Thursday, November 3, 2011
F These Movies About Movies
1. Sherlock Jr. (1924) - It sounds douchey to call anything "my favorite Keaton movie," but Sherlock Jr. is my favorite Buster Keaton movie. Because I like FILMS! I've seen over 70 of them. Buster Keaton (just calling him Keaton makes me sound like a douche) was way ahead of his time, and the fact that he was making a movie that was self-reflexive about a technology still in its infancy is proof of that. Even without all that meta nonsense, though, Sherlock Jr. is really, really, really funny. Ultimately, that's all that matters.
2. The Big Picture (1989) - Christopher Guest's first movie as director is still his best. I know lots of people will consider that blasphemy, because Waiting for Guffman, but the sooner you accept the truth the sooner you will live outside of the Matrix. Abe and the Babe? Neil Sussman? Plus, I can't tell you how many pretentious student movies I've seen that look exactly like the pretentious student movies in The Big Picture.
3. Living in Oblivion (1995) - Tom DiCillo's modest classic, based on his own experiences making his debut movie Johnny Suede, had the foresight to make fun of the '90s indie movie scene despite being made right in the middle of it. Catherine Keener and James LeGros are both excellent, and it has one of the best last scenes of the decade. See it if you haven't.
4. Sunset Blvd. (1950) - The best Billy Wilder movies are timeless, and even though Sunset Blvd. takes place in a Hollywood that no longer exists, the dialogue sounds as though it could have been written last week. It's amazing just how cynical the screenplay is, not just about the movie industry (considering it hadn't been around that long, relatively speaking), but about the world. A dark movie. An awesome movie.
5. The Purple Rose of Cairo (1985) - Part of Woody Allen's greatest creative period (from Annie Hall to Crimes and Misdemeanors, minus some dramas) is a sweet, sad, beautiful movie about loneliness and fantasy, and about how those of us that really love movies tend to spend much of our lives up on the screen. Purple Rose takes that very literally. Later remade to greater effect as Last Action Hero.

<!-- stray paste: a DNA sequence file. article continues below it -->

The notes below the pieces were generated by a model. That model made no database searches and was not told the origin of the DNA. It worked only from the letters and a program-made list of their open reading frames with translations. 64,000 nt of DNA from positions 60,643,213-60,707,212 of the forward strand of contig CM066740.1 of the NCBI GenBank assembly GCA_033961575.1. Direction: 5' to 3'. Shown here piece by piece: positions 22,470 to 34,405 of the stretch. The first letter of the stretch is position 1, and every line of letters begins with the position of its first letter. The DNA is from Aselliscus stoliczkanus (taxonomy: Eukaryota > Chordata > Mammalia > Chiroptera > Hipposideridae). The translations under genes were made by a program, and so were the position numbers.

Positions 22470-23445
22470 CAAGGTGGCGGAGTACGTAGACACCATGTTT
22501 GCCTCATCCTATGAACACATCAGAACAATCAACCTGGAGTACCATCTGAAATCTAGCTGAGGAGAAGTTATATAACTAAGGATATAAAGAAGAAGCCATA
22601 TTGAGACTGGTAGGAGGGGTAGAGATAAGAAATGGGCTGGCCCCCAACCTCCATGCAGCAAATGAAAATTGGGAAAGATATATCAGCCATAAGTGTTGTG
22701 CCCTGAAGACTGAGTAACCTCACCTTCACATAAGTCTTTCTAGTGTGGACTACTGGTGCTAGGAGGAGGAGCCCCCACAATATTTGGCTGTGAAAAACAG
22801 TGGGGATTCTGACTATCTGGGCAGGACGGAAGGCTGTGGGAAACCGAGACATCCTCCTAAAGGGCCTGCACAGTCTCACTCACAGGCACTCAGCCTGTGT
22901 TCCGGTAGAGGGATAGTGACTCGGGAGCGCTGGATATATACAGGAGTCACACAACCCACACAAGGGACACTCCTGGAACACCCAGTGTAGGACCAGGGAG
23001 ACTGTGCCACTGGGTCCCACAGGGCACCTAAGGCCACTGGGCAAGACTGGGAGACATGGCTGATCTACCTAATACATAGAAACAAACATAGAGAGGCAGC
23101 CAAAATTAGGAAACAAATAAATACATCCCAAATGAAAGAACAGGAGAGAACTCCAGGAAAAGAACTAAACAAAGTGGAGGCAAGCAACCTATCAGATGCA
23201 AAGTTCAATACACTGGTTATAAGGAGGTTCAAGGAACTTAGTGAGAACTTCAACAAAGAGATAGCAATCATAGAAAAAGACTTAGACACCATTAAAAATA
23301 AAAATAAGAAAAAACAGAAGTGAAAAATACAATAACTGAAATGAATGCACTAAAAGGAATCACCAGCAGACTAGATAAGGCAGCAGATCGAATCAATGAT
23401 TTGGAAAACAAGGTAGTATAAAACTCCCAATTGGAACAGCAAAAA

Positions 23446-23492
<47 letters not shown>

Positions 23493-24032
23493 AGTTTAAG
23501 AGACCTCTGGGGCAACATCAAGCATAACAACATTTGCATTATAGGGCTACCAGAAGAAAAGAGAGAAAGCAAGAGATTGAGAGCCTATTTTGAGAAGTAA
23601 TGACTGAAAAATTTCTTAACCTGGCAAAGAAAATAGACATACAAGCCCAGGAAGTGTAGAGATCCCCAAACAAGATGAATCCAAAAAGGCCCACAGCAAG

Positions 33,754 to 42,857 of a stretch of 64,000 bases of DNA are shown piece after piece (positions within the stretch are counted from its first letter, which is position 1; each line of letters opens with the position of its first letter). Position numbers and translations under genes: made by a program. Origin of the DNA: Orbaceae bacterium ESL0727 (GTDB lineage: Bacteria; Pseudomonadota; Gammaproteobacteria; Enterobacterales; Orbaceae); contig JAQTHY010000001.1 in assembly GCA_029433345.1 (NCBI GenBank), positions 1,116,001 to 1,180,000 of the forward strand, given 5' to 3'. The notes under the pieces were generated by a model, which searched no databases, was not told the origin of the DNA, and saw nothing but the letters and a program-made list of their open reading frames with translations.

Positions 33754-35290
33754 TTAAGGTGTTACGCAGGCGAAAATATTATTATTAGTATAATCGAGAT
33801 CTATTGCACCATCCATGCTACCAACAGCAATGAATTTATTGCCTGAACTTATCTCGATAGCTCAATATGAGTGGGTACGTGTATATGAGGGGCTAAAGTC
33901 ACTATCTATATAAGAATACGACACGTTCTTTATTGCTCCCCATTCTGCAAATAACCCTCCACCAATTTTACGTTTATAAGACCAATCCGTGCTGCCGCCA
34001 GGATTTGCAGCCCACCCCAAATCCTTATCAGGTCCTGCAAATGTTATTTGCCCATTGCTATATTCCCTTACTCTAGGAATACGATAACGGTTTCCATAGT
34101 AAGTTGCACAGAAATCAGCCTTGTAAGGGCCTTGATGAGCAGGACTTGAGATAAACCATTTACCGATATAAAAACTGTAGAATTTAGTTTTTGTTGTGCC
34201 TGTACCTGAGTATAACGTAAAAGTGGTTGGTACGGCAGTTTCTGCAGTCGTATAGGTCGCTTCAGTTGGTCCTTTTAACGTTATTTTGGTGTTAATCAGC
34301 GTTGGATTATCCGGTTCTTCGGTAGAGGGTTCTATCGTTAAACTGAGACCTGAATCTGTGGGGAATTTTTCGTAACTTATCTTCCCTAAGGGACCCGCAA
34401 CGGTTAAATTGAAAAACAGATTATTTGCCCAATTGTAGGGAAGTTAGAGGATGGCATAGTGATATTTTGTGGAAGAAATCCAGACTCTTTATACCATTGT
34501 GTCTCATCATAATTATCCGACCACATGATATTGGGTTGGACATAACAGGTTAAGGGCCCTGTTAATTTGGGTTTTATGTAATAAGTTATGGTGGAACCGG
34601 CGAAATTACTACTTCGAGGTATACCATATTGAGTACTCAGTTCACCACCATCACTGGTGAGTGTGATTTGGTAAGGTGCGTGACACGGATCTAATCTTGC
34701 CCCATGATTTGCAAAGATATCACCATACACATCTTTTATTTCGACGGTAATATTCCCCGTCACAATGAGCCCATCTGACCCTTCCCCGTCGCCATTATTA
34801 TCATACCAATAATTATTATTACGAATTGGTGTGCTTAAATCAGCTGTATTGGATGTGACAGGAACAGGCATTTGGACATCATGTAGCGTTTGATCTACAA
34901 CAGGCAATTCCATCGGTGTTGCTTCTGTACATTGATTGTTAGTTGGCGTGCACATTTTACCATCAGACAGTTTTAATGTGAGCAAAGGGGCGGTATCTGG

6. Singin' in the Rain (1952) - Yes, it's the best movie musical ever made, but what's amazing about Singin' in the Rain is that if you took out all of the songs (which are great) and all of the dance numbers (which are incredible), you would still have a great, great romantic comedy about Hollywood's transformation from silent film to the sound era.
7. Matinee (1993) - Anyone who reads or listens to F This Movie! with any regularity knows that this is one of my very favorite movies from one of my very favorite directors, so I don't need to say that much about it. If The Purple Rose of Cairo is about how movies help us escape and Inglourious Basterds is about how movies shape our worldview (for better and worse), Matinee is about how movies -- particularly horror movies -- can provide catharsis. We're prepared for the worst. We've seen the coming attractions.
8. State and Main (2000) - David Mamet's take on the corruption of art and storytelling by the Hollywood machine isn't nearly as savage as you would expect from him; actually, the movie is kind of sweet, thanks to a very sweet and understated romance between Philip Seymour Hoffman and Rebecca Pidgeon. Mostly, though, the movie is really funny and quotable. And I think you know...what I mean.
9. Hollywood Boulevard (1976) - Sure, this makes two Joe Dante movies on the list, but I MAKES THE RULES. Dante co-directed this with Allan Arkush as a bet with Roger Corman to prove they could make the fastest, cheapest movie in New World history. The result is a movie that makes fun of '70s-era Corman movies while still being very much a '70s-era Corman movie. It's funny, inventive, and stars Dick Miller, Paul Bartel and Mary Woronov. Score.
10. Inglourious Basterds (2009) - You might think this was Quentin Tarantino's war movie, but you would be wrong. WWII is only the framework within which Tarantino composes his very best love letter to the power of cinema and our relationship with the fantasy of movie violence. Spoiler: it's different from real life. Plus, Aldo Raine! Obliiiiige him.